Backyard BBQ: Traeger 780 Pro Review

We’ve had some funky weather here on Colorado’s Front Range this spring, but along with the many rainy (and snowy) spring days there have been a few sunny and warm days perfect for cooking outdoors—just enough to put the Traeger 780 Pro to the test. On a couple of not-so-sunny days, we  had some bad luck with trying to cook out. Specifically, on Easter Sunday this year, we cranked up the Traeger to cook a ham. About two hours into the four hour cook session, it started to rain pretty hard and the uninsulated cover of the Pro series could not keep the fire burning hot enough and burned through the pellets very quickly. Instead of trying to figure out a way to keep the pellets dry to add more to the hopper, we just turned on the oven in the house and finished the job there. But the taste of smoke was already on the ham and the Trager had left its delicious mark.

Other cooking sessions went much better with fair and clear weather, and in the end we cranked out fall-off-the-bone tender ribs, brisket with a beautiful smoke ring, pizza, and a neighborhood BBQ gathering complete with burgers, brats, and grilled veggies.

All this is to say, we’ve logged a few hours of working with the Pro 780 and in short, we really like it and Traeger has made some great improvements on their products. It wasn’t long ago that Trager was harshly criticized for having inaccurate temperature readings, some mechanical issues, and concerns around how hot it can get. But our testing has clearly shown those concerns are a thing of the past.

If you’re not familiar with the brand, Traeger makes wood pellet grills—a much less common fuel source from the many gas grills and once popular (though still loved by many) charcoal grills. The cooking specific wood pellets—not to be confused with heating wood pellets to keep your house or cabin warm—are fed into a burn cup via an auger where an electric heating element ignites the pellets for the wood fire that cooks your food. That means you have to plug this grill into a 110 volt outlet. You’ll likely need an extension cord to not be forced to put the grill only where there is an outlet and to provide the designated 18 inches of buffer between the grill and anything else.

The electrical power does everything but cook the food itself. It runs the computer to determine how fast/often to run the auger (that motor needs power, too) to feed the wood pellets into the burn cup where the electric hot rod ignites and keeps the fire burning.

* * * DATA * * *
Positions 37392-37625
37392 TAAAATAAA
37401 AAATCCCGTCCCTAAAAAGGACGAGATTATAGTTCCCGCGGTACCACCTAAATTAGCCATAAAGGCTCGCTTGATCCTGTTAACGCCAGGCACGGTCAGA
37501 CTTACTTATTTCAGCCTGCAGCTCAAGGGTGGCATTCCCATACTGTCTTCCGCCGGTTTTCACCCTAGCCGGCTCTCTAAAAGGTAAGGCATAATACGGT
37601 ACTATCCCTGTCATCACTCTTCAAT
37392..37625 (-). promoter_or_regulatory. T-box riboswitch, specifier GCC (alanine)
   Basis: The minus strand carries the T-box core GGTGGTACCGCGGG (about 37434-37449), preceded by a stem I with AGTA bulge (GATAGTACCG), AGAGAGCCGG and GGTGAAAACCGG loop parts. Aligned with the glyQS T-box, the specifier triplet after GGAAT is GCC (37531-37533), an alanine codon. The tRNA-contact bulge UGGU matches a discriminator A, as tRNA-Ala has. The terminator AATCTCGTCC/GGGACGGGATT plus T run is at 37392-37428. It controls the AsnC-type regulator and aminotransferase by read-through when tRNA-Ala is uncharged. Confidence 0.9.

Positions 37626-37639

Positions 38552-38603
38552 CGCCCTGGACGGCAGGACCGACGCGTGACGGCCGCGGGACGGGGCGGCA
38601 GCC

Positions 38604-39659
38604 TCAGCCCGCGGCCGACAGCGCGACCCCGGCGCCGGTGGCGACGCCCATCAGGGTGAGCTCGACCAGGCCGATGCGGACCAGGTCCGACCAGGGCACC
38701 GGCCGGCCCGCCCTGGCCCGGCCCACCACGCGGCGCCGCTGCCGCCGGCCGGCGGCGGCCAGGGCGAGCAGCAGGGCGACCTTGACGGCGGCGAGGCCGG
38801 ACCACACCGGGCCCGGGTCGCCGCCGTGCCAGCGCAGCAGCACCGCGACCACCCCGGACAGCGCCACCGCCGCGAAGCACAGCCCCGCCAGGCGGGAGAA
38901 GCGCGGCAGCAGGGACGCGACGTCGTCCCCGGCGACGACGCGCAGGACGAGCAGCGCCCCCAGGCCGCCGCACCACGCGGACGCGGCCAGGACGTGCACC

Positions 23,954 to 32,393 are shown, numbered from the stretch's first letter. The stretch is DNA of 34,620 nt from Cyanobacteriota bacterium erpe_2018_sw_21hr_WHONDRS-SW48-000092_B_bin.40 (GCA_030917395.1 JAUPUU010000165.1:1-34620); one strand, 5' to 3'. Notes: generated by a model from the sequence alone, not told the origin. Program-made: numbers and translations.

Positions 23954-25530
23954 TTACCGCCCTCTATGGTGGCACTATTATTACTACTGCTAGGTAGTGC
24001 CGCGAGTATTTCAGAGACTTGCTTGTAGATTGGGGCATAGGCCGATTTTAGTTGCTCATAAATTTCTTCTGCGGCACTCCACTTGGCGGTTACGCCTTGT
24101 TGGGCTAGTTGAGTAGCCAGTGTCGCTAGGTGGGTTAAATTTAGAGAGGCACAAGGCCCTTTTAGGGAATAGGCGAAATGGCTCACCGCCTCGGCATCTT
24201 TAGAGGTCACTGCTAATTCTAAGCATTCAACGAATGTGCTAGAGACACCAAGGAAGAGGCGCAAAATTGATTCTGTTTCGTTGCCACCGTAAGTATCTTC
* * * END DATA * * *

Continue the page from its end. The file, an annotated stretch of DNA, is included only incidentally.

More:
For 2019, Traeger updated their Pro Series (entry level) with their new D2 controller and direct drive—a brushless motor which is quieter and more precise to better maintain the set temperature. They also added their WiFire technology which is the ability to connect the Pro Series to your WiFi network and then be able to control a few aspects of the grill via the Traeger App.

Controlling your grill via an app may be a bit over the top for some of you, and that’s fine. You can do everything (and more) directly at the grill and never use the app. For those of you intrigued, you probably don’t need to be sold on this, but let me say my experience has made me very grateful for the app control. Let’s go back to that cold rainy day I was cooking our Easter Ham. It may come to no surprise that nobody wanted to be hanging out on my uncovered patio by the grill. Instead, I was able to be inside, socializing while (maybe rudely to some) checking my phone to see if the temperature was holding steady. I could see through the window that the rain was getting heavier and the internal temp of the grill was getting lower without having to go outside every few minutes. That’s when I knew we had reached the limits of the grill (the top of the line Timberline series may have fared better with it’s insulated top). I started preheating the oven in the house and transferred the ham with only a 15 minute delay from when we planned to sit down and eat.

Aside from controlling the grill temp, including setting it to “keep warm” and shutting it down, the app has two timers, a readout for the internal temperature meat probe and alarms when a temperature is reached for either in the grill or in the food. It also links to the many recipes found on the Traeger website, troubleshooting tips, support contact info, and a store to order more Traeger goodies.

As mentioned above, the Pro Series is a fair weather grill. I have successfully cooked with it while it was raining and as long as the rain isn’t too cold, it can keep up. If you plan on cooking in adverse conditions, you’ll need to bump up to at least their middle of the line Ironwood Series or the top of the line Timberline Series.

Be sure to get the cover if your grill is out in the open all year.

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